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Strength vs Simplicity - Forno Bravo Forum: The Wood-Fired Oven Community

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Strength vs Simplicity

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  • Strength vs Simplicity

    I have spent the last two years reading this forum and making notes. I am in the process of designing my build and have a basic question that I can't seem to find a direct answer to.

    I understand that the smaller (thinner) the mortar joint, the stronger it is. I will be using either the FB mortar or HeatStop 50 (opinions as to which is better?).

    Being a closet perfectionist and often making things harder just for the sake of doing so, I am inclined to angle cut the tops and bottoms of bricks in the dome chains to decrease the size of the mortar joints.

    Please correct me if I am wrong or making this too complicated:

    I assume:
    1. less mortar = less of a chance of dome cracking during curing
    2. less mortar = greater overall strength in the dome due to the smaller joints
    3. angled tops and bottoms = smaller exposed front faces = more brick
    I have designed the dome (42" oven) with 1/4" mortar joints on the outside of the dome, tapering to 0" on the inside. That is the interior faces of the brick will touch without (or at least a minimal) mortar joint.

    This means an angle cut of somewhere between 3 and 4 degrees on the top and bottom face of each brick, leaving a face height of about 2.25" if a 1/4" rear mortar jount is used. Is this common and/or acceptable? Is it worth the extra effort?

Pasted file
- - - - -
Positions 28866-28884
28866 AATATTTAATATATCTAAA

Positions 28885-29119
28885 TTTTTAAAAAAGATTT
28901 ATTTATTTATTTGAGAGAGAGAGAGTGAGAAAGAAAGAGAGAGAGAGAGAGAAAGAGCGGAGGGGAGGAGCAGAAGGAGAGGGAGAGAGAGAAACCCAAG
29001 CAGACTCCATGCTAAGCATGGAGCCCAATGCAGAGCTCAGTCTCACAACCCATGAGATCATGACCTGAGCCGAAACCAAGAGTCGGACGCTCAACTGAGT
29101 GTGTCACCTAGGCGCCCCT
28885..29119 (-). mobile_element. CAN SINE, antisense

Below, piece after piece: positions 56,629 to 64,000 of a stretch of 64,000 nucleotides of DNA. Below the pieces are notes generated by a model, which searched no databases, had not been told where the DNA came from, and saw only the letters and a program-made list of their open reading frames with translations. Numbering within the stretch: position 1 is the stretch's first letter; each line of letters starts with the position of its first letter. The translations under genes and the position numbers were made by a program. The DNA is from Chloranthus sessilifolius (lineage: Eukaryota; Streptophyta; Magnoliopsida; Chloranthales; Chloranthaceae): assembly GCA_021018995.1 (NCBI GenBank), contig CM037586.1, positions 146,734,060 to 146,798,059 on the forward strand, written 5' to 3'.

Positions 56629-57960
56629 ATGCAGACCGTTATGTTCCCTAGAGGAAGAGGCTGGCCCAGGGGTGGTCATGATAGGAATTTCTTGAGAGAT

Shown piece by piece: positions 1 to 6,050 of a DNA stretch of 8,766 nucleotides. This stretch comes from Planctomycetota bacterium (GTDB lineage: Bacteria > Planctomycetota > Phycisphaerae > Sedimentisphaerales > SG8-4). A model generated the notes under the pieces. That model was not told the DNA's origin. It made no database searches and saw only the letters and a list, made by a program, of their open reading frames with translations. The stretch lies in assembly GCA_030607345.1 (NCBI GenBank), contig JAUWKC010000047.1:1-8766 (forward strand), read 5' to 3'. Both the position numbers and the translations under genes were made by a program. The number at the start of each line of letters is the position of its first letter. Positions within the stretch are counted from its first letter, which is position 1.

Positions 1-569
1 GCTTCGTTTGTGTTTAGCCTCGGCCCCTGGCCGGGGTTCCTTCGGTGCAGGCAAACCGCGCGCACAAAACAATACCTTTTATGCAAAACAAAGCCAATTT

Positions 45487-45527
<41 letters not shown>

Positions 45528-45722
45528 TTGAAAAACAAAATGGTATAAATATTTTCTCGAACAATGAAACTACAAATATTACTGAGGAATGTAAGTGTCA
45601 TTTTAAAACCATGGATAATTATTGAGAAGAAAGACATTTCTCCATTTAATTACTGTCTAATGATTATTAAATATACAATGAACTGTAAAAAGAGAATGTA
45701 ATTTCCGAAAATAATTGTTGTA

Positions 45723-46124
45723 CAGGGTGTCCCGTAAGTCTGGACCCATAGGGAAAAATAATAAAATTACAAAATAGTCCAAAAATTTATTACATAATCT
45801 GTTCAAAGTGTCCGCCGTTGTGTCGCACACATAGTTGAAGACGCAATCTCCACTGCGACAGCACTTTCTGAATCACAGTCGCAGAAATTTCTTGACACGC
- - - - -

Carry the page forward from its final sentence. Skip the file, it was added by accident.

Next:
If using a similar bevel cut on the sides, is the same wedge shaped mortar profile acceptable (1/4" at the exterior, tapering to 0" where the interior sides of each brick touch)?

    Thanks in advance! Once I get past this design sticking point, I feel I can move forward rather quickly and get my foundadtion ready.
    Attached Files
    Last edited by BeanAnimal; 03-23-2011, 10:05 AM.

  • #2
    Re: Strength vs Simplicity

    It sounds like you're on the right track. Although not a specific answer, I'd suggest using an existing thread in the forum rather than starting a new one when you have questions. I recently started one and was dissapointed how few responses I got. I'm not totally sure how everyone uses the forum, but it seems to me the hot threads get more responses and hits.

    Cutting each brick perfectly and minimizing mortar is a better way to go. My build was quicker and I cut each brick in half with a chisel then tapered them with an angle grinder. works, but not perfect and left bigger gaps. I knew this going in, but I wanted to get it done in my lifetime. I used heatstop 50 and really like the product.